She was an inspiration and a role model, now she is to be jailed for 16 months for lying. Constance Briscoe, 56, high-flying barrister and one of the UK’s very few part-time black female Judges, has been found guilty of perverting the course of justice. Her downfall and disgrace was complete as, being sentenced at the Old Bailey, she was told that she “considered respect for the law was for others.” She passed judgement and handed down sentences now she is facing her own incarceration and her career is in ruins. This is the woman who once said of herself, “I think I give the judiciary an enormous amount of dignity” Now her honesty on other matters comes into doubt, and will be investigated, specifically claims in her best-selling misery-memoir Ugly.
How did such a downfall come about? It all goes back to the Huhne/Pryce case, where the vengeful ex-wife of a cabinet minister sought to expose him, after he left her for an aide. Vicky Pryce let it be known that she had taken speeding points on her own license, incurred by Chris Huhne. Her testimony was considered to be validated, by the back-up of her friend and neighbour, Constance Briscoe.
Briscoe had also just been dumped, by her partner of 12 years, fellow barrister Anthony Aldridge. Aldridge left her for a trainee barrister, 50 years younger than him. He was 75. Both Pryce and Briscoe were betrayed women seething with rage and emotional abandonment. “You took my love, crushed it up, and then you threw it in my face” Briscoe wrote to Aldridge.
It was a time in both Pryce and Briscoe’s lives when they had every reason to detest men and to seek to destroy those who had humiliated them.
Briscoe gave the police a statement and immediately became a star prosecution witness, given her renown as a barrister. Her corroborative evidence was said to be impartial and she denied ever speaking to the press.
The Huhne camp were suspicious and did some digging. It came to light that Briscoe had indeed been in constant contact with a journalist from the Mail on Sunday. An email trail revealed that she had blatantly lied about this. She was dropped as a witness and further probing took place.
It then transpired that not only had she lied to the police, she had altered a witness statement and fabricated a document sent to an expert witness, purportedly to explain her own altered statement.
It was a classic example of the old parable, “what a web we weave, when once we practice to deceive”. Briscoe’s sentence, ironically, at 16 months, is twice the length of time both Huhne and Pryce went on to serve for their individual wrongdoing.
Now the spotlight swings to her bestseller, Ugly, accounting her traumatic and troubled childhood, from which she so triumphantly rose and overcame. Briscoe’s mother, Carmen, in particular, was written of as an abusive and violent parent, who physically and mentally tormented the young Constance.
Carmen, who was in court every day of the perversion of the course of justice trial, sued her daughter for libel in 2008. She lost. She continues to deny all allegations of abuse and now says that she wants her daughter to say to her, “Mum, I’m sorry.”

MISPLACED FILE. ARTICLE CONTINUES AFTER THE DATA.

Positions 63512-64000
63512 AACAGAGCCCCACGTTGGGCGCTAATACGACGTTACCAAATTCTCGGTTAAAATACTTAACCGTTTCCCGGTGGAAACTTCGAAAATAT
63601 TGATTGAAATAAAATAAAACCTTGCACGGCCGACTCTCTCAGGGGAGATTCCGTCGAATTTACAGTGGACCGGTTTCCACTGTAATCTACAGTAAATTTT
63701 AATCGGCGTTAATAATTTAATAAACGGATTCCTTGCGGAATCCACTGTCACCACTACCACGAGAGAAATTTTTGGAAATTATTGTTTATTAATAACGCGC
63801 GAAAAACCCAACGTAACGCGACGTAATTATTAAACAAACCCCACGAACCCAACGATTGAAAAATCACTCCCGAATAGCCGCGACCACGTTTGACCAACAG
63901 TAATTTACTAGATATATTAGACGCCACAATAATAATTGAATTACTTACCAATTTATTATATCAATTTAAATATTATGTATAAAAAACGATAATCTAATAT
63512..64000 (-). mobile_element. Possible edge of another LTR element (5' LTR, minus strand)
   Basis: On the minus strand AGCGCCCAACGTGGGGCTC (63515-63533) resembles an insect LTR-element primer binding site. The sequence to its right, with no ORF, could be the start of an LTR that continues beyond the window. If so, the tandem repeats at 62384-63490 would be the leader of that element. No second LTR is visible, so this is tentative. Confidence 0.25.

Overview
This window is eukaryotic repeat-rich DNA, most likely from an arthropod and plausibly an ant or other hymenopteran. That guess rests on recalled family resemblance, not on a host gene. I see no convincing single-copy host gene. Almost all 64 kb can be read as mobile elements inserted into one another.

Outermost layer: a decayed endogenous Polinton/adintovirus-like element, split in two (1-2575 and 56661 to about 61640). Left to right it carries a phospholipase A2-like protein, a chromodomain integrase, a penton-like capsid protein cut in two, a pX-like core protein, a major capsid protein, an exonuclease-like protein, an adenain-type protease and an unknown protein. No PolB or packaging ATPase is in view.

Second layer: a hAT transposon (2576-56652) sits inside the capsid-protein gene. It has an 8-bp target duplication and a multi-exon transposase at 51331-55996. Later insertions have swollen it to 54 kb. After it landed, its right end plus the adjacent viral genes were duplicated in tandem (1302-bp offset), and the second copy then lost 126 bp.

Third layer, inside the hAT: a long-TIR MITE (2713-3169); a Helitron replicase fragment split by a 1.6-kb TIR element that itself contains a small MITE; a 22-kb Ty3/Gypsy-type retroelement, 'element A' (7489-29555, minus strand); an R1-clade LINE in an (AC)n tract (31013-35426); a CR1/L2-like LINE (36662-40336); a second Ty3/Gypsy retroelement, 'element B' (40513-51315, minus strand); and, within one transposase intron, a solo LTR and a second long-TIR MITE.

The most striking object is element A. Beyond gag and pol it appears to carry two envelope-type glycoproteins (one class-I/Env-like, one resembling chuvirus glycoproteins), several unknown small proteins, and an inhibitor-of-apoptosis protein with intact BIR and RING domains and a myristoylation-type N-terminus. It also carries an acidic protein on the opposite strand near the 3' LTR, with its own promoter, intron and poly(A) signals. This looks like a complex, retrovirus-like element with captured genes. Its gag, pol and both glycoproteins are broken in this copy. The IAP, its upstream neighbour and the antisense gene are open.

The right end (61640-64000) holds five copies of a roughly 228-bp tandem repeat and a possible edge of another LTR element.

BBC Radio 4 program The Report looked at the medical evidence submitted during the libel trial, that served to corroborate abuse. The letters, dated between 1971 and 1972 carry doctors signatures, but one of the doctor’s has no recollection of ever writing two of them.
Other factors about the letters were peculiar, including the fact that they contained non-medical terminology and language. The BBC have passed these discoveries onto the Metropolitan police, who confirm they will be continuing an inquiry.
“All I want is the truth” says Carmen Briscoe-Mitchell, the guilty party’s mother. At the time of the libel case, Constance Briscoe’s siblings, of whom there were 10 full and half brothers and sisters, mostly supported their mum. Sister Patsy declared “I couldn’t believe what I was reading.”
Although a role model, specifically to young black women, thousands of whom had read her book, Briscoe reportedly had many issues with her own image. She had many surgeries, beginning at age 22, to alter her appearance, including getting a smaller mouth and nose, and even narrower feet.
She started out in life as the child of impoverished Jamaican immigrants and battled her way to the top of a tough profession. By the time of her downfall, she lived in a smart neighbourhood, spoke with a polished accent, sent her kids to private school and was often on television. Among those she would criticise on air were those who “didn’t want to work.” As a judge her sentencing was described as “hard line” and “strict.”
This is the same person who has now gone down accused of the “arrogance by educated individuals” who strike at the heart of our “much cherished system of criminal justice” according to Mr Justice Baker, the judge who tried her. A senior investigating officer, John McDermott of the Kent police also said she had lost more than her liberty. “Constance Briscoe was the architect of her own downfall” he noted.
Needless to say she is highly unlikely to ever sit as a judge again. The Judicial Conduct Investigations Office will issue a report on whether she will be removed. Her sister Patsy said today that Constance was “a disgrace to the black community” because she had failed all those who looked to her as a role model.
The disgrace and downfall of the judge who deemed herself above the law is already overwhelming, but if new evidence leads to her libel case against her own mother getting reviewed, it could still get even worse for Constance Briscoe.
By Kate Henderson